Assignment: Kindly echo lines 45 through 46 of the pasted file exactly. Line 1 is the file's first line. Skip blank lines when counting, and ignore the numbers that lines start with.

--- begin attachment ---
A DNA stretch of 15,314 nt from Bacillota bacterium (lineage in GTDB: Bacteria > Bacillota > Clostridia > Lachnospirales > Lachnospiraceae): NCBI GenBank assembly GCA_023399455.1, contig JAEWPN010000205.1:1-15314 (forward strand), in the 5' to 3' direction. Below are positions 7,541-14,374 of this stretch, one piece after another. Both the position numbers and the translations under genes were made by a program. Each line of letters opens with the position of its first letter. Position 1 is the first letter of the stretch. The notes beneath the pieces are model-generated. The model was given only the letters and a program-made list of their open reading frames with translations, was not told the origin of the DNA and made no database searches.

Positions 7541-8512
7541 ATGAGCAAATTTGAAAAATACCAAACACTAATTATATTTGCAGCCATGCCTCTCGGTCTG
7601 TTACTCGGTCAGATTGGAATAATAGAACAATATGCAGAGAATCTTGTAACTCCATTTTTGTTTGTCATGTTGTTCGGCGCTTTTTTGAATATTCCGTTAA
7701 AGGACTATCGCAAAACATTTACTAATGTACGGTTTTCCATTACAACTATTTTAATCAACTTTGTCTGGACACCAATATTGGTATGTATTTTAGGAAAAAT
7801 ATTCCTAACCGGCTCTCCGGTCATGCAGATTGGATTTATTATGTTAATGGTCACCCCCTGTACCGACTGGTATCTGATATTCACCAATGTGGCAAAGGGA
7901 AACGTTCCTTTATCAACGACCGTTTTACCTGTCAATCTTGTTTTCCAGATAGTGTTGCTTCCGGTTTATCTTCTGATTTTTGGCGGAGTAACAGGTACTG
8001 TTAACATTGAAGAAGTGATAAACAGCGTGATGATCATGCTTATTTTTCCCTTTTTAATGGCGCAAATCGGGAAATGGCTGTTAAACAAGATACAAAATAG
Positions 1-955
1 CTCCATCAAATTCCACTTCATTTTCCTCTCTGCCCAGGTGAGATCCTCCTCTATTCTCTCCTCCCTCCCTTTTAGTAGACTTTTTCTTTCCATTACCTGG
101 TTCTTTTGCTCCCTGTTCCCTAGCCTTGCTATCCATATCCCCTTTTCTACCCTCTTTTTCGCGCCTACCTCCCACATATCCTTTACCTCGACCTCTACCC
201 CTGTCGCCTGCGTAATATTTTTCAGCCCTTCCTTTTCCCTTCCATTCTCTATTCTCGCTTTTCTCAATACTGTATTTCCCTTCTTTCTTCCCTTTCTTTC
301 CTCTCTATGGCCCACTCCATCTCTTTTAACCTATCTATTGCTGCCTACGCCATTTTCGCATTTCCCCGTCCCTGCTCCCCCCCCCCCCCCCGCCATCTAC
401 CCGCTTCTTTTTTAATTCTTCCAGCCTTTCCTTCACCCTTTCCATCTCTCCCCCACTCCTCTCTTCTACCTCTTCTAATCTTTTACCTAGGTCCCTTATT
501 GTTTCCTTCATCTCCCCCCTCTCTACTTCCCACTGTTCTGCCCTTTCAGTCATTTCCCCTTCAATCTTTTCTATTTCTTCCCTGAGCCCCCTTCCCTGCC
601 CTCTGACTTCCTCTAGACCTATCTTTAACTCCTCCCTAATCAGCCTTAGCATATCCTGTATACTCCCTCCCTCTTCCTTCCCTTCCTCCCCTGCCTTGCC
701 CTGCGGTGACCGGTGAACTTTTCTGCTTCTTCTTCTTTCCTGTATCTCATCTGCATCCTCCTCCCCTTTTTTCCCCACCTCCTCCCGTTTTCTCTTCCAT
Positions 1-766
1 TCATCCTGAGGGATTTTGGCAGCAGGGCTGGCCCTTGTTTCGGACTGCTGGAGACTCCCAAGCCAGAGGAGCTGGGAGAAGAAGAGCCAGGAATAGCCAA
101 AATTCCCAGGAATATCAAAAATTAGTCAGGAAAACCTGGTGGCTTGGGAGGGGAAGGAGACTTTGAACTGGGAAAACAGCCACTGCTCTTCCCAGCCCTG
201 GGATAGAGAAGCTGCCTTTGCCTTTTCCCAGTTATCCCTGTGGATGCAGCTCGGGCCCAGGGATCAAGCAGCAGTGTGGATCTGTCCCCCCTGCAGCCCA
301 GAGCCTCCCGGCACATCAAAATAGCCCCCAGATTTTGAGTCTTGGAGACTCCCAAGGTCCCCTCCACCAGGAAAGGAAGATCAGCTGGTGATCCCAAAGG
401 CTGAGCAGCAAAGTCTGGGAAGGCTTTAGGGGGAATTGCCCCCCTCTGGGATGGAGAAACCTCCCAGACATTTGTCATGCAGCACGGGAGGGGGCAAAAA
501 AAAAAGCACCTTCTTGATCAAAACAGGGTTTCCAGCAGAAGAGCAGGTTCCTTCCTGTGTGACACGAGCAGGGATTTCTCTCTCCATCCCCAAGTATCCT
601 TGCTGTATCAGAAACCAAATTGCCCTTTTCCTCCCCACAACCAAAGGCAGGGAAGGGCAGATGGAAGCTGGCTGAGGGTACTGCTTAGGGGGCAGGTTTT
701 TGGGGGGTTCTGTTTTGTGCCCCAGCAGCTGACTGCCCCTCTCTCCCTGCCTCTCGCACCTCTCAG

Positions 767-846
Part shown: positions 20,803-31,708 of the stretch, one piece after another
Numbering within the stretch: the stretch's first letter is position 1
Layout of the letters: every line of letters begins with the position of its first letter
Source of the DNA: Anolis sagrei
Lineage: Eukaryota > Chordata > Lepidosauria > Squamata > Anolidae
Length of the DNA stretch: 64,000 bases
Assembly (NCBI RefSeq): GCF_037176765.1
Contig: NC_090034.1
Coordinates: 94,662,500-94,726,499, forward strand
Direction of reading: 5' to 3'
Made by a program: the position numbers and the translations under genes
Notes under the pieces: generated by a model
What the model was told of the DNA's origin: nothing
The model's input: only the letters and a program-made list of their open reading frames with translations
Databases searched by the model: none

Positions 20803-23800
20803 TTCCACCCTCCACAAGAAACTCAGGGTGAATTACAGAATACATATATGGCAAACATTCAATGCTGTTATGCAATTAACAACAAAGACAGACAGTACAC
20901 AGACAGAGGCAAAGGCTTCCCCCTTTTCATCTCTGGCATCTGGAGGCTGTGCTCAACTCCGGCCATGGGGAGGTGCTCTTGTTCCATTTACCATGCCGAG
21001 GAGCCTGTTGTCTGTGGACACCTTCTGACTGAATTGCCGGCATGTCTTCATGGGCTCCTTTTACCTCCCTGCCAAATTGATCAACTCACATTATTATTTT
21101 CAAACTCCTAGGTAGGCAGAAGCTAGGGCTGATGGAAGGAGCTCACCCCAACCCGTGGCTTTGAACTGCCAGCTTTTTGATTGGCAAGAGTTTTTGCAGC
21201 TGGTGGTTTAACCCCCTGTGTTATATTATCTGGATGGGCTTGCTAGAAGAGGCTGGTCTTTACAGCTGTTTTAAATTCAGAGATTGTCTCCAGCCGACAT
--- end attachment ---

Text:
20901 AGACAGAGGCAAAGGCTTCCCCCTTTTCATCTCTGGCATCTGGAGGCTGTGCTCAACTCCGGCCATGGGGAGGTGCTCTTGTTCCATTTACCATGCCGAG
21001 GAGCCTGTTGTCTGTGGACACCTTCTGACTGAATTGCCGGCATGTCTTCATGGGCTCCTTTTACCTCCCTGCCAAATTGATCAACTCACATTATTATTTT